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Previous Close40.99
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52 Week Range18.68 - 48.59
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  • Apple Faces Shortages in Power Chips for iPhone 12
    Bloomberg

    Apple Faces Shortages in Power Chips for iPhone 12

    (Bloomberg) -- Apple Inc. is grappling with a shortage of vital chips that manage power consumption in iPhones and other devices, people with knowledge of the matter said, complicating its ability to meet holiday demand for the latest version of its marquee gadget.It’s unclear to what extent the bottleneck may limit iPhone availability during its crucial launch quarter, typically Apple’s busiest. Despite the shortfall, suppliers are likely to prioritize Cupertino, California-based Apple and its power-hungry iPhone 12 over other customers lining up for scarce parts, said the people, who asked not to be identified discussing private matters.Increasing demand for silicon across a range of products and supply-chain disruptions from Covid-19 are the main causes of the shortage, according to the people. Main Apple chipmaker Taiwan Semiconductor Manufacturing Co. said in October that 5G smartphones require 30% to 40% more chip content versus 4G. That and uncertainty over the course of the pandemic is spurring customers to cache components for fear of running out, especially after major smartphone maker Huawei Technologies Co. had stocked up massively ahead of a September deadline for U.S. sanctions.The stockpiling compounds lingering issues across a global electronics industry still recovering from rolling lockdowns that snarled transport routes and cut off workers from factories earlier this year. Disruptions are expected to persist over the next two quarters, the people said.Read more: Qualcomm Sees Booming Demand for 5G Phone ChipsPower management is more important in the iPhone 12 than for its predecessors given additional camera features and 5G capabilities, increasing Apple’s need for these components. It recently launched four 5G models and analysts expect strong consumer demand for the devices. During a recent conference call with analysts, Apple Chief Executive Officer Tim Cook warned about supply constraints for the iPhone 12, Mac, iPad and some Apple Watch models -- although he didn’t specifically mention power-management chips.Supply issues for the iPhone are “not a surprise” because Apple has just begun to ramp up production, the CEO said. “It’s hard to predict” how long the supply constraints will last, he added. An Apple spokesman declined to comment.Apple has multiple power-management chip suppliers, according to a recent teardown from iFixit. The iPhone 12 Pro uses a component from Texas Instruments Inc. to control power to the camera system, along with a similar chip from STMicroelectronics NV and one from Qualcomm Inc. for the 5G modem.There’s also a power-management part designed by Apple in this handset. In 2018, Apple acquired technology and other assets from Dialog Semiconductor Plc for $600 million to build its own power-management chips.The disruption to iPhone production comes amid questions over Apple’s ability to galvanize demand for its newest gadget in China, following its worst quarterly revenue performance there since 2014. Investors are concerned the company is losing momentum to homegrown rivals like Huawei and Xiaomi Corp. in one of its most critical markets.In the U.S., a check of Apple’s website shows that new iPhone 12 Pro orders won’t arrive to customers until the end of November or early December, while the regular iPhone 12 isn’t showing any delay. Many iPad models are showing deliveries between mid-November and the end of the month, while some Apple Watch models are showing delivery times in late November.Read more: Amazon and Apple Eye Historic $100 Billion in Holiday Quarter(Updates with TSMC’s remarks on 5G content from the third paragraph)For more articles like this, please visit us at bloomberg.comSubscribe now to stay ahead with the most trusted business news source.©2020 Bloomberg L.P.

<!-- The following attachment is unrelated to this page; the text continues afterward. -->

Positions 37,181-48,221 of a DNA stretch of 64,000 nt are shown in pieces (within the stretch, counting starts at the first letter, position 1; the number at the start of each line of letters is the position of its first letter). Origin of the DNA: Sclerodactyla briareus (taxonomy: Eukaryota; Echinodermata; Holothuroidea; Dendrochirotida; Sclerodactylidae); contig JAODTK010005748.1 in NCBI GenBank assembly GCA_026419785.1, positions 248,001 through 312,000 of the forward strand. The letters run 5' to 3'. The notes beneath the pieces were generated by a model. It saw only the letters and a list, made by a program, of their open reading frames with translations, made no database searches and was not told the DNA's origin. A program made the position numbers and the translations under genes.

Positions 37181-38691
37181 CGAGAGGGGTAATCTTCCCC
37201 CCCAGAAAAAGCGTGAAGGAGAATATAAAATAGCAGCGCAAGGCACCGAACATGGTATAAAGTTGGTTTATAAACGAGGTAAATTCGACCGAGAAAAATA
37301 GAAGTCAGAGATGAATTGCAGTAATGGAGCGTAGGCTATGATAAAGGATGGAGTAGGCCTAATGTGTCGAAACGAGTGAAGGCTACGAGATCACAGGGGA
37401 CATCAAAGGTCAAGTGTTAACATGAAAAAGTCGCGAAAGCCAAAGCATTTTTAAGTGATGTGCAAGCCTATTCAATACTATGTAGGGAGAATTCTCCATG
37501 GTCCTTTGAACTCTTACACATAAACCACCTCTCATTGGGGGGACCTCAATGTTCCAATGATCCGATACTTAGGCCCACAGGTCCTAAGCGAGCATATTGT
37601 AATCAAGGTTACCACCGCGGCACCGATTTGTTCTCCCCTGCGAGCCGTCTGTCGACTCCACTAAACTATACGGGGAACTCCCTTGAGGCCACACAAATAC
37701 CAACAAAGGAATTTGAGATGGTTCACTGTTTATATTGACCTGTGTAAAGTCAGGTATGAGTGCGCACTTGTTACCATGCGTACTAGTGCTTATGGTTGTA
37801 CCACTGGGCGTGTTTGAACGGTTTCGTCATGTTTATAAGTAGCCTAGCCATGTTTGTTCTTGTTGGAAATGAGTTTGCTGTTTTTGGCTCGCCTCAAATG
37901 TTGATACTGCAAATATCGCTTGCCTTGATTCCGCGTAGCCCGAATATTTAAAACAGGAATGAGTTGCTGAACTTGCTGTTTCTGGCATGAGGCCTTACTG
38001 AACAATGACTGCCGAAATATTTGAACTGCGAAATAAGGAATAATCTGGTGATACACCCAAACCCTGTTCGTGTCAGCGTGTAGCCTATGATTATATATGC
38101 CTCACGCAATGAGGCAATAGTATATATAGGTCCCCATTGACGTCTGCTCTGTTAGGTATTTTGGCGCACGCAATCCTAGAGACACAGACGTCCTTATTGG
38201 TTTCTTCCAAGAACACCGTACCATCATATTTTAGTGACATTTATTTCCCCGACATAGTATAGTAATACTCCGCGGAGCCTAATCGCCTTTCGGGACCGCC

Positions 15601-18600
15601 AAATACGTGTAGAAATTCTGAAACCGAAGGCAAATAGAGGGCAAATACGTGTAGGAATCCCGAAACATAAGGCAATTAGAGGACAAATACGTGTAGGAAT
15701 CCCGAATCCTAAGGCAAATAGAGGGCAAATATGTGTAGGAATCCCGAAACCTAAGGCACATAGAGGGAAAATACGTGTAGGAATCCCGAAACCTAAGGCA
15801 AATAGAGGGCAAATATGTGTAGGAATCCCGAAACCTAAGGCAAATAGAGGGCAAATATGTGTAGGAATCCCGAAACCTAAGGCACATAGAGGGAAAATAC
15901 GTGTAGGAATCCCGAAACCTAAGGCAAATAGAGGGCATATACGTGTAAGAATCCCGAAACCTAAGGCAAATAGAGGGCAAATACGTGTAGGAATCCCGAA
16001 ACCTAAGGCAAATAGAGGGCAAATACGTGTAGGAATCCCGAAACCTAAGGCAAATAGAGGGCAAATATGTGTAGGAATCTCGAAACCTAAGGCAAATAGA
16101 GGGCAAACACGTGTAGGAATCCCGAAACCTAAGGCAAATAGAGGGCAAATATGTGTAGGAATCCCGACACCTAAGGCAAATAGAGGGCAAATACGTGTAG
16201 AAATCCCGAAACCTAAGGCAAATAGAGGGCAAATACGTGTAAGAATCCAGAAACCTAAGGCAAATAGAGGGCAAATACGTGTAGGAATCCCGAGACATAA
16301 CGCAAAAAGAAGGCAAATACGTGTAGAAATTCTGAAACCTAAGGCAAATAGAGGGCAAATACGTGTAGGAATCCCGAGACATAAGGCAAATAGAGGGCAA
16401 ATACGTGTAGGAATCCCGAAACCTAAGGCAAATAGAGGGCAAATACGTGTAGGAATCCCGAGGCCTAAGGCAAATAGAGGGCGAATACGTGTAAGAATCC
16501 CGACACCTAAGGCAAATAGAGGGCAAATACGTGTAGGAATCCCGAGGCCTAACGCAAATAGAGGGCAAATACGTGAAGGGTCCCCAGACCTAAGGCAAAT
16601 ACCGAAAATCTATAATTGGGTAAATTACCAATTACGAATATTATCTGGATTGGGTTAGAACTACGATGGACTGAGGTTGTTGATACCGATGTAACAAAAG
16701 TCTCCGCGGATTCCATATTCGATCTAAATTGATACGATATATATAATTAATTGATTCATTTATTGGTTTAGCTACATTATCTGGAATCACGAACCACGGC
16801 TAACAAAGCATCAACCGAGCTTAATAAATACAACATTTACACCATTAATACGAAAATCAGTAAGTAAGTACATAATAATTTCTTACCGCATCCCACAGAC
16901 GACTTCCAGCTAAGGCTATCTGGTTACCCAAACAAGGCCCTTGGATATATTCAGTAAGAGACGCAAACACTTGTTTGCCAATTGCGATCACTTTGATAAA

• Cognizant Looks For Opportunties in the Machine Internet
    InvestorPlace

    Cognizant Looks For Opportunties in the Machine Internet